By Oliver Hill
On August 2nd, 2017 humanity again reached the point where our consumption for the year exceeded the Earth’s capacity to regenerate resources. In my short time on Earth this date has moved further along from its first measurement of December 19th in 1987. That humanity has almost halved the time in which we consume all the resources the earth can provide in my lifetime is a frightening idea. Perhaps this is one of the reasons why my fellow researchers and I work so hard to understand human-nature reactions, and work to develop better pathways to a sustainable future. However, as we work others search for new resources to exploit to feed the unending growth of developed nations. This growth all too often comes at cost of pushing significant environmental damage onto developing nations, which rarely have the necessary administrative and policy mechanisms in place to protect their resources and people.
One of the newest offers of potential development in this space is the prospect of seabed mineral resources. The exclusive economic zones (EEZ) of Pacific Island nations are far reaching and contain large amounts of mineral resources that hold the potential for rapid economic development. These resources located on the deep seabed are the result of fissures in the earth’s surface venting high temperature fluid laden with sulphide minerals. Over time these vented fluids settle to the ocean floor and form massive sulphide deposits rich in Copper, Silver, Gold, and traces of other Rare Earth Elements (REE) used in the manufacture of modern goods. It is proposed that mining these resources presents an attractive alternative to land based mining due to its lower environmental impact, potentially higher grade, and lack of socio-cultural impact. The problem with this proposal is that mining the seafloor is an incredibly new and untested technology that is yet again being tested in the fields of developing countries limited in their capability to respond.
A potential step in beginning to examine this issue is through application of international treaties ratified by parties involved in the exploration and development of seabed mining. Recent coursework provided the opportunity to examine this issue further by analysing the United Nations Convention on the Law of the Sea (UNCLOS) and how the treaties interpretation of ‘due diligence standards’ affects state obligations under the convention. The consequent article examined the legal basis of the ‘due diligence’ standard in the law of the sea, and its effect upon international decisions regarding activities governed within states EEZ and the high seas. Through examination of case law, advisory opinions, and a case study it was found that states are required to discharge certain obligations under UNCLOS by implementing administrative and policy measures that require ‘best environmental practice’. This effectively requires states which are signatory to UNCLOS to implement necessary and appropriate measures prior to commencing the exploitation of resources on the seabed and places the highest possible obligation upon all states. Not fulfilling these obligations would place a state in breach of its requirements under UNCLOS and face potential legal action through the Seabed Disputes Chamber.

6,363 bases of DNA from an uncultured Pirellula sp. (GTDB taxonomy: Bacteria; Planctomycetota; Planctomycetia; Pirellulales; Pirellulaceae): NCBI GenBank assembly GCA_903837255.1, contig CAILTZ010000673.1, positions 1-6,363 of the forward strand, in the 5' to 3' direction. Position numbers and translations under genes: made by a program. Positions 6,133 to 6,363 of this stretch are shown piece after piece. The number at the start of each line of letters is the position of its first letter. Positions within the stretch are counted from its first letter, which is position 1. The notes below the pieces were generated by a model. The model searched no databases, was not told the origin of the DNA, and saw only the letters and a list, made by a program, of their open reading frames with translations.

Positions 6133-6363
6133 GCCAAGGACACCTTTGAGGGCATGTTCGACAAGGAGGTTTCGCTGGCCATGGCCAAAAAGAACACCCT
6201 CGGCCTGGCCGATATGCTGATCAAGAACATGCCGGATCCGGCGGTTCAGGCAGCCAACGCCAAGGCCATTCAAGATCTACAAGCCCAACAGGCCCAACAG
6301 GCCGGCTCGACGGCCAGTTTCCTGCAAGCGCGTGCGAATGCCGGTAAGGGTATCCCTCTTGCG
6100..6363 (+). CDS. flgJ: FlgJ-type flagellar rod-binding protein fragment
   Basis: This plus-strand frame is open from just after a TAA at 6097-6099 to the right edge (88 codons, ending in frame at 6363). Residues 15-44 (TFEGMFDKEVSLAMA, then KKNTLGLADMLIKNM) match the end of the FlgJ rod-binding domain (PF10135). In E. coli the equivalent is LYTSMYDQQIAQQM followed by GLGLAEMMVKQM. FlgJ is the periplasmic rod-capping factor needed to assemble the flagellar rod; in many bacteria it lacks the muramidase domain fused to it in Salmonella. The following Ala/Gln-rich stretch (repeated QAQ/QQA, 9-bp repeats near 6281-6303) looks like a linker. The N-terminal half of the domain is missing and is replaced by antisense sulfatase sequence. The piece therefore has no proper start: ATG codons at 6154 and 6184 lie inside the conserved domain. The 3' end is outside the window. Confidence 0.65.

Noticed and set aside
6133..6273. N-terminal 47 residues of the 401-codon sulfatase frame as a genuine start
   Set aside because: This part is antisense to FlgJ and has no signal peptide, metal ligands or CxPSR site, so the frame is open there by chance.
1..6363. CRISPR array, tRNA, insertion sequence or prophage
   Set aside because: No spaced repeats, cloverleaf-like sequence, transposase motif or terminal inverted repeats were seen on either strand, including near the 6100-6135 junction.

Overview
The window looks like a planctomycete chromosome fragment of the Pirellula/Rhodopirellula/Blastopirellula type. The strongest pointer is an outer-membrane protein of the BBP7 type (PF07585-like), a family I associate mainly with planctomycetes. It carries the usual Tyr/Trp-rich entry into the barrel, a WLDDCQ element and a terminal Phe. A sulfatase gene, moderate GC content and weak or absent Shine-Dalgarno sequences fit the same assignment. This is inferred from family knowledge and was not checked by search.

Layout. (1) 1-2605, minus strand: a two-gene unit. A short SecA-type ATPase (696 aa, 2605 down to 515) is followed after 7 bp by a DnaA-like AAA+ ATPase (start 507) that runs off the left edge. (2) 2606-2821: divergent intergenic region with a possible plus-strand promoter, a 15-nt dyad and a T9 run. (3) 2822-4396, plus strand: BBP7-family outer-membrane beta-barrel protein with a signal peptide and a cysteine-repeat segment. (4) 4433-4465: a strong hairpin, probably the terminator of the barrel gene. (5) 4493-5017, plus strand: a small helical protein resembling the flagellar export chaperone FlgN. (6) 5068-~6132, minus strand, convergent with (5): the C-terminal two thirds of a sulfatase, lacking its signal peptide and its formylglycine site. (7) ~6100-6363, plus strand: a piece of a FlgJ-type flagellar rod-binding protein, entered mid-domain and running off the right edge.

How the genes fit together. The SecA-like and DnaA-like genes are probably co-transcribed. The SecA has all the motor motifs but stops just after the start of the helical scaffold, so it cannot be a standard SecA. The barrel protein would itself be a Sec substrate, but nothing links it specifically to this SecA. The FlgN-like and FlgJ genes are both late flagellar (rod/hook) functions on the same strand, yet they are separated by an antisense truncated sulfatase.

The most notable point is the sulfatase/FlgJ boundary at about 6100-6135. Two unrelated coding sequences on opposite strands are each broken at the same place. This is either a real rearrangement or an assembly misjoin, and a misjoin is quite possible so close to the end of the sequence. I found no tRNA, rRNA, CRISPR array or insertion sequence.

Unfortunately, there is little clarification within UNCLOS or relevant case law as to what ‘best environmental practices’ may involve and what standards of monitoring are required. In the case study of Papua New Guinea (PNG), it was found with great concern that the government is yet to publicly release legislation for the governance of seabed mining. This already places PNG in a dubious position in relation to its seabed mining activities, as it is obliged under UNCLOS to implement practices no less effective than other international regulations. The case study was taken further through application of the Tongan Seabed Minerals Act 2014 to the upcoming PNG development, where it was found that states may still be found in breach of their obligations under UNCLOS even if they implement necessary and appropriate measures. It was found that if the state sponsoring development of the seabed floor implements legislative measures but does not have the financial or technical ability to monitor and enforce legislation it is not fulfilling its obligations of ‘due diligence’. The article concluded that without the International Tribunal for the Law of the Sea (ITLOS) engaging with scientific and technical experts to establish minimum standards of acceptable practice, activities in the high sea will continue to operate under a shroud of uncertainty as to whom is liable for environmental costs and damages (read more here).
Although humanity seems to always find new ways to exceed its limits of resource consumption and growth, there is still time to protect the valuable resources we have left and the environment they depend on. As much as we need to concentrate on the priceless environmental resources we have on land and fight for their conservation, it is easy to forget about the expansive resource that exists below the ocean’s surface. There is so much we don’t know about deep sea ecosystems and unless we begin to take steps to a greater understanding of its limits we risk doing more damage than it can sustain. As we exceed our planetary boundaries yet again it’s therefore appropriate that we as students, developers, and researchers collectively look beyond what’s on the surface and start embedding stronger requirements for the protection of our oceans into our legislation and our lives.
Source: Banner image from here